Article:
Domestic pigs are usually viewed as pink, cute, and snorty, which are all true things. When those same pigs escape and turn feral, however, things get a lot more serious. Feral pigs (sometimes hogs, feral hogs, or razorbacks) are not just a nuisance; they are extremely dangerous and cause billions of dollars worth of damage each year. Today, we are going to take a closer look at these animals and tally up exactly how much damage they cause each year. Let’s get started.
Domestic Pigs in North America
Domestic pigs were introduced to the Americas during the 16th century, first by Christopher Columbus in the West Indies during his second voyage. Hernando de Soto is also known to have introduced them in Florida in 1539. Since then, populations of feral pigs have extended to almost every state and have caused serious damage to all sorts of agriculture and infrastructure.
“Feral pigs can multiply faster than any other large mammal; females begin breeding at about 8 months and can produce 2 litters of 4–12 piglets every 12–15 months.”USDA
The incredible number of pigs (around 6-9 million) causes problems at all sorts of levels. These pigs cause billions of dollars in property and agricultural damage every year in the United States, primarily due to how they forage. Feral pigs forage by rooting for their food under the ground with their snouts and tusks, which can cause severe ecological damage to native wildlife and root systems that are disrupted by the foraging. Aside from crop and environmental damage, they are potential hosts for at least 34 pathogens that can be transmitted to livestock, wildlife, and humans.
How Much Damage Do Feral Hogs Cause?
The current estimate for the total amount of damage caused by feral hogs is around $2.5 billion dollars. Each year, there is over $100 million spent to try and reduce the number, but the damages are still exceedingly high and only seem to be growing.
For example, one farmer in Georgia, Adam McLendon, has around 8,000 acres of farmland that is mostly dedicated to peanuts, corn, and cotton. Every year for the past 15 years, McLendon has tallied at least $100,000 in costs associated with feral pigs exclusively on his own property. When pigs find a field of crops, they will dig out large portions into depressions called “ruts” that then need to be filled and smoother over before more crops can be planted again.
The problem is so large that there are government programs dedicated to dealing with it. The APHIS National Feral Swine Damage Management Program, for example, was created in 2014 to try and reduce damages. The program hopes to reduce the number and reach of the populations while at the same time monitoring them across the country.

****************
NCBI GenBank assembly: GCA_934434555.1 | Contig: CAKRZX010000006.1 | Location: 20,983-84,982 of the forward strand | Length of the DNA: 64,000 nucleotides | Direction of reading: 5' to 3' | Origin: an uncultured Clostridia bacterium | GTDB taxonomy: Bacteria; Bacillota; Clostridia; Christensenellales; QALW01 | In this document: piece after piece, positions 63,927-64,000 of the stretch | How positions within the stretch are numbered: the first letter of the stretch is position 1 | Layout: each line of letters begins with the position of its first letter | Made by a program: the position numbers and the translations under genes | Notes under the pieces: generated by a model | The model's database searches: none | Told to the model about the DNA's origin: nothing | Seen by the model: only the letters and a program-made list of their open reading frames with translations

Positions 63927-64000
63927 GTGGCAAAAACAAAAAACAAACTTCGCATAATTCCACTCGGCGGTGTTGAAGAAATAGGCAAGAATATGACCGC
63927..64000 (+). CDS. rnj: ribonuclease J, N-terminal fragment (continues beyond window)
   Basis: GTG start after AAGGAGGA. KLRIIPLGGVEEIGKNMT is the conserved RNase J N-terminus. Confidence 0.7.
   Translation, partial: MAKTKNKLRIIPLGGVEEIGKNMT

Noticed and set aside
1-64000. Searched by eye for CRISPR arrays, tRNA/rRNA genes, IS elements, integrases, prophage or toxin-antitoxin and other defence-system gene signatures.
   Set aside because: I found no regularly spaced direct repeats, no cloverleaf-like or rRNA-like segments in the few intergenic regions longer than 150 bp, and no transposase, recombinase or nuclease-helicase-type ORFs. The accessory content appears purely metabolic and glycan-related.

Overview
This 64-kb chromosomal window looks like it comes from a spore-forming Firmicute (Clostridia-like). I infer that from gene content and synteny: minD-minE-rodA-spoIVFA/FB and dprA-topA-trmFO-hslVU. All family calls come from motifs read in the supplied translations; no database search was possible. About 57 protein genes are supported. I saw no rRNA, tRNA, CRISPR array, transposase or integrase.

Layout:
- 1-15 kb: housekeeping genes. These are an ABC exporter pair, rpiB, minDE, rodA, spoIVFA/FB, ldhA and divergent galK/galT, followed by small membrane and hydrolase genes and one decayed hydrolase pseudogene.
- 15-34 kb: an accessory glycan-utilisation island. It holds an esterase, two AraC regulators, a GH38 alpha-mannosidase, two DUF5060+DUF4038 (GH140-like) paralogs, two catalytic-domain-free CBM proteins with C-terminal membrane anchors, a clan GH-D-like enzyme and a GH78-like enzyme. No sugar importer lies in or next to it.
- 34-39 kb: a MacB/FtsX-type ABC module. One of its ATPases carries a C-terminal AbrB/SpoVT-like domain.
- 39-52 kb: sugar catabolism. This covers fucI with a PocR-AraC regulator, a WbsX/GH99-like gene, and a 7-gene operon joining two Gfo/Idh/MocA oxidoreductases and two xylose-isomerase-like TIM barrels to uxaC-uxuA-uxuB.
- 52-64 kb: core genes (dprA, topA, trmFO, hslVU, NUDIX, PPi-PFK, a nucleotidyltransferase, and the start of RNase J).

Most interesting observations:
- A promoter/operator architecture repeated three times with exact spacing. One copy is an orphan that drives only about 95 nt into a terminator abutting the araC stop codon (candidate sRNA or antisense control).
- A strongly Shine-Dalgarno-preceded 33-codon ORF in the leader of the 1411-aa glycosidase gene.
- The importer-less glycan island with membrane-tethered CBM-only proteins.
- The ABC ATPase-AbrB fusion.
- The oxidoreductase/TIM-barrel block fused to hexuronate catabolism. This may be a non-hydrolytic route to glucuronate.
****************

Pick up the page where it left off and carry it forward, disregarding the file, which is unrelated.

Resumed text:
Is It Legal to Hunt Feral Pigs?
There are different rules that dictate how to hunt feral pigs, but generally speaking, it’s left up to the states. North Carolina, for instance, explains, “There is no closed season for taking feral swine on private lands, and they may be taken any time during the day or night. Hunters may use artificial lights and electronic calls. There are no bag limit restrictions on feral swine”, essentially saying that if they are on your property, you can do whatever you need to do (wink, wink).
The state with the most feral pigs is, without a doubt, Texas. The sheer land area and suitable habitat make it the perfect breeding ground for feral swine, and the state has over 3 million of them at any given moment. After Texas, the next states are Oklahoma, Louisiana, Georgia, Florida, and New Mexico.
Although feral pigs are dangerous and carry diseases, hunters will often use them as a meat source, so the killing serves a dual purpose. When the meat is cooked, dangerous pathogens and viruses are killed. Still, it isn’t recorded by the CDC as there are 24 diseases that can occur from consuming undercooked wild pigs. Killing and processing the pigs safely is extremely important to reduce the possibility of diseases.
Are Feral Pigs Dangerous?
When it comes to direct contact with feral pigs, they can be extremely dangerous. After generations of being feral, the pigs develop sharp tusks and unpredictable behavior, especially around humans. In fact, they are known to be actively aggressive towards humans and pets, even when they aren’t necessarily cornered. Additionally, vehicle strikes can cause damage to cars and the people inside them, while the pathogens that the pigs carry can be spread through water or crops. Incredibly, there have been over 100 fatal feral pig attacks on humans in the United States since documentation began in 1825.
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